Much of Heyman’s development as a performer and writer could be characterized in a similar way. He says that at age five he “instinctively knew” he should play drums. Though his parents were not musical, they indulged him in his wish for a snare drum, then, later, a full kit. “When I sat down I knew how to play,” he says. “It was like a reincarnation of somebody who could play in a past life. Even though I don’t believe in that, I still wondered, ‘Where’s this coming from?’”
He admits that he’s not one to go long periods of time without checking in with his muse. “I find that if there’s some sort of demand, it doesn’t matter how light, I tend to start writing,” he offers. “But sometimes I dream songs or things pop in my head. I feel as long I can sit down with an instrument, that’ll trigger an idea. It hasn’t dried up yet.” Composition, he insists, remains largely a personal endeavor.
For a moment, in the wee hours of the George H.W. Bush era, however, it seemed like wider acclaim might be within his reach, via the Sire-pressed Hey Man!. Arriving in stores the same year as Nevermind the album may have been out of its element despite topflight material such as “In the Scheme of Things” and “Falling Away.”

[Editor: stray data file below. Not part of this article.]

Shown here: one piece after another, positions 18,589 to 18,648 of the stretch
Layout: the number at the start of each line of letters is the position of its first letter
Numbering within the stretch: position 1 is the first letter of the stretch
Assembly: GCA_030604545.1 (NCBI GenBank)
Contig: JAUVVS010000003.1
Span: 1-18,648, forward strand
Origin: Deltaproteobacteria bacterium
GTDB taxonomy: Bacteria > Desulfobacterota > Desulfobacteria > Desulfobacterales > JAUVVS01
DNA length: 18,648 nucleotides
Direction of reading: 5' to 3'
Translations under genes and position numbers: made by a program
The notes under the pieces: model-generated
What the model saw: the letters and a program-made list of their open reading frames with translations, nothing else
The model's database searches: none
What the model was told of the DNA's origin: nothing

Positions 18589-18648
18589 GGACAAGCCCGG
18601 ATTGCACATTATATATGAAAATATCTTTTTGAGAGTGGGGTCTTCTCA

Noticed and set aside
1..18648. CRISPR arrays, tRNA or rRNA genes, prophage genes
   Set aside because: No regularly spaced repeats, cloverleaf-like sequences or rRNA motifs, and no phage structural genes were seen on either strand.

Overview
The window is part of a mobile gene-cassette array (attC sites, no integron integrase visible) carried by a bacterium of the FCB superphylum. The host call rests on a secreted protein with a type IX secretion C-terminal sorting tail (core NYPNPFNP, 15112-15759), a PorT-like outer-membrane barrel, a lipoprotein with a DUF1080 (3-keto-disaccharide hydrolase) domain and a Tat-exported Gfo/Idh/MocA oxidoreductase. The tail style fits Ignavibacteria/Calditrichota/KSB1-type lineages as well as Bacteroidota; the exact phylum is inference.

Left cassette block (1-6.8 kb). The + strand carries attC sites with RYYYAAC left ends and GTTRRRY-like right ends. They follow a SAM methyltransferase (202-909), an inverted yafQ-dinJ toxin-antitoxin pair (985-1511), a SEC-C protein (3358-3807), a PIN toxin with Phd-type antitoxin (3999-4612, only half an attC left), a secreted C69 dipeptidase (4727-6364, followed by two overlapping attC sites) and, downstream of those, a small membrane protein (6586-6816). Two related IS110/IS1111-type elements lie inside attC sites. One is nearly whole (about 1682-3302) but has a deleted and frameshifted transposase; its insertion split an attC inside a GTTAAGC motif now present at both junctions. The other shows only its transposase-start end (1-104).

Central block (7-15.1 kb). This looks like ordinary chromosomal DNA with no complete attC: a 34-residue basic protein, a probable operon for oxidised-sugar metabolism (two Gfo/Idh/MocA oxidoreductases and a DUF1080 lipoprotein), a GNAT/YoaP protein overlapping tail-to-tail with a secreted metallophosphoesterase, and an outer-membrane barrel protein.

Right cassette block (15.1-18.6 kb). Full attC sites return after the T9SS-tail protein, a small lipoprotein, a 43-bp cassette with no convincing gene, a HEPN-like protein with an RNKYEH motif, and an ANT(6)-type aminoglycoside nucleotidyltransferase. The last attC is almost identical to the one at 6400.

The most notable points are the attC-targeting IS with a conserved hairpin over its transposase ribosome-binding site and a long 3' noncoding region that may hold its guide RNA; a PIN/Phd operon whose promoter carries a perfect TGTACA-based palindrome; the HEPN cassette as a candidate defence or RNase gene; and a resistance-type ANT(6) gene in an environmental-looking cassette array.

“When I started putting out my own records, that sense of ‘making it’ was still part of the dream,” Heyman offers. In addition to Sire, he’d also landed a contract with A&M (which re-released Living Room!!! in 1990). “I was thinking, ‘Maybe this will lead to something.’ But things changed. The good thing is that you put something out there and nothing will ever take away its quality, no matter how much or how little success it has. That music will always be there.”
Incognito represents Heyman’s staying power, with its powerful hooks and stylistic diversity, from soul (“Everybody Get Wise”) to the jingle jangle of the British Invasion and the Everly Brothers (“Gleam”); his ability to subtly cast light on important issues of our time comes to the fore via “These Troubled Times” and “In Our Best Interest” and, taken as a whole, we might come to recognize that Heyman’s greatest gift is providing for listeners that very thing he himself seeks in song, a sense of catharsis.